Las Vegas, Nevada was discovered in 1829 by a group of caravan tradesmen. The travelers named the area Las Vegas, which means “The Meadows” in Spanish. During this period in Las Vegas’ history, Las Vegas was lush in vegetation and provided the perfect meeting place for the businessmen of that time. Soon, Las Vegas became a meeting and resting place for the journeys between southern California and New Mexico.
So what happened to our beautiful greenery? Well -- mostly the Hoover Dam happened. The Dam allowed the huge basin of water, Lake Mead, to be controlled. This allowed land to be irrigated, water and power to be supplied to the Southern region of the United States, and also allowed people to truly populate the region at large.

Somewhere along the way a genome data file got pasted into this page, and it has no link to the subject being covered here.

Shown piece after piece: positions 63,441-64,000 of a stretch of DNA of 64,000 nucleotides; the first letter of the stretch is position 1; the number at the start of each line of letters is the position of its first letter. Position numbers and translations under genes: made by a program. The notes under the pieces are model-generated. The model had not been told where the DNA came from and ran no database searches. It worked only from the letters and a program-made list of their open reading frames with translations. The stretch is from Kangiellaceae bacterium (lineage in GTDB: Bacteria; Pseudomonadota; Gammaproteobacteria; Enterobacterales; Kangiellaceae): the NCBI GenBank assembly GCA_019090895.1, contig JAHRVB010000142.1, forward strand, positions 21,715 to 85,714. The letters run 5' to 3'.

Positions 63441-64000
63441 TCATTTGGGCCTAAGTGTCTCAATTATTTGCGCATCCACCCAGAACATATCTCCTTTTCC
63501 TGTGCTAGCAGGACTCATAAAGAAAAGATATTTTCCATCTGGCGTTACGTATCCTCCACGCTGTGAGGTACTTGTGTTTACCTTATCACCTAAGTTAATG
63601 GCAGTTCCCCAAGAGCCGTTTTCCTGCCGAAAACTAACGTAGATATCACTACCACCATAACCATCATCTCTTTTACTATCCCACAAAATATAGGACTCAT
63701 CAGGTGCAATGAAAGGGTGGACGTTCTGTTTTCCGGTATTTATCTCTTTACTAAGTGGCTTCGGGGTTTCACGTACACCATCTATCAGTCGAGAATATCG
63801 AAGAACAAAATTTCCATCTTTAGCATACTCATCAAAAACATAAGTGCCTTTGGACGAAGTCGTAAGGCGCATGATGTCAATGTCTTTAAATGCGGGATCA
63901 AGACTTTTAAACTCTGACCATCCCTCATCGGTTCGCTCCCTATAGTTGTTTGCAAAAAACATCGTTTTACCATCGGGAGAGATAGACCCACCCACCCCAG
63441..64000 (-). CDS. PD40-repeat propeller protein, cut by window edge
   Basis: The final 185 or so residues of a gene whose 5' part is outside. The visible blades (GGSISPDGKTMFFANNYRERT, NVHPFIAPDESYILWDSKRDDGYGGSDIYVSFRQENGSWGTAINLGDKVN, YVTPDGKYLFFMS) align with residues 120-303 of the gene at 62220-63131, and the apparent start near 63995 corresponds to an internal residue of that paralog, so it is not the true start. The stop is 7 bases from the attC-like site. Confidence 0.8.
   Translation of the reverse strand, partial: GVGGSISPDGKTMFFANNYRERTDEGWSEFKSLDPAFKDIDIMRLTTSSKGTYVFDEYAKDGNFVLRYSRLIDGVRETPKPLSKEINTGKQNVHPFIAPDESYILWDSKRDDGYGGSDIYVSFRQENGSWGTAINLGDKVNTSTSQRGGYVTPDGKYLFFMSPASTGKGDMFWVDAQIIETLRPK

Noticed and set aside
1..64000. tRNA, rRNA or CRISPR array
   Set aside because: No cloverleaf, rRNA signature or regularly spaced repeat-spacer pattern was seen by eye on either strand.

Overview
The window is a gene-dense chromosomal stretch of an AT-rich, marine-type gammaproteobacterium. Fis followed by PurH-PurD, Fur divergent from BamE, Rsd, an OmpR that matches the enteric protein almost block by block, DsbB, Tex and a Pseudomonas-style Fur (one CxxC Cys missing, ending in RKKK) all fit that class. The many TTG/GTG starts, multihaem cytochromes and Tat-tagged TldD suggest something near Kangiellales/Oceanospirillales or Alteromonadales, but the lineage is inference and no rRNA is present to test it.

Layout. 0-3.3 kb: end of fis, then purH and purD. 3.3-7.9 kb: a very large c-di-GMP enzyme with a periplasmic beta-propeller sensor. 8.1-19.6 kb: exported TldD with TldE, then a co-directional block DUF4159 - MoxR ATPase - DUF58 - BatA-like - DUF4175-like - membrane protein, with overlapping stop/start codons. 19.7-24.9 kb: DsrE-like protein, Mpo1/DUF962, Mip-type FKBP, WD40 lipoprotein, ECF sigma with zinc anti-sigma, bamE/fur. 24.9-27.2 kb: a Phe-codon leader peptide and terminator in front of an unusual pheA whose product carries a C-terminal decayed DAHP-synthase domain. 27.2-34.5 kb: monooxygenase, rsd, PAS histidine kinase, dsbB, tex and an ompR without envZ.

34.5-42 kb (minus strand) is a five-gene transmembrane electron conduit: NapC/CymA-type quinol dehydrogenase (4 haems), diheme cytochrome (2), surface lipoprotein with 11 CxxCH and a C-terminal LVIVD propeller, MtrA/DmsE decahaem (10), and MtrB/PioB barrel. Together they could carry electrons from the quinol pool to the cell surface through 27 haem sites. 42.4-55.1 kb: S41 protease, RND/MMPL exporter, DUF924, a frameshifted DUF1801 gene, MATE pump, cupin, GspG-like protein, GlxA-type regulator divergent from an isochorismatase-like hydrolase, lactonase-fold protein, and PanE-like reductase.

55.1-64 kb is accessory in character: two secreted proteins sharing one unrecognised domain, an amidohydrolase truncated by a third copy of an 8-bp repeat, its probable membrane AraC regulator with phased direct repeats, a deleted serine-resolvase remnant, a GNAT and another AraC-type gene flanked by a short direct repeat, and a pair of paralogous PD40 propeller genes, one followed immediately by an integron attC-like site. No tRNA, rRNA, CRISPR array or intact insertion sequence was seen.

Home to the world's greatest concentration of hotels and casinos, modern day Las Vegas and Henderson wouldn't have been possible without the construction of the Hoover Dam. Today the Las Vegas valley is no longer lush in vegetation, but if you're ever on the infamous Las Vegas Boulevard, aka "The Strip", be sure to take a look around. You are sure to spot a lush or two!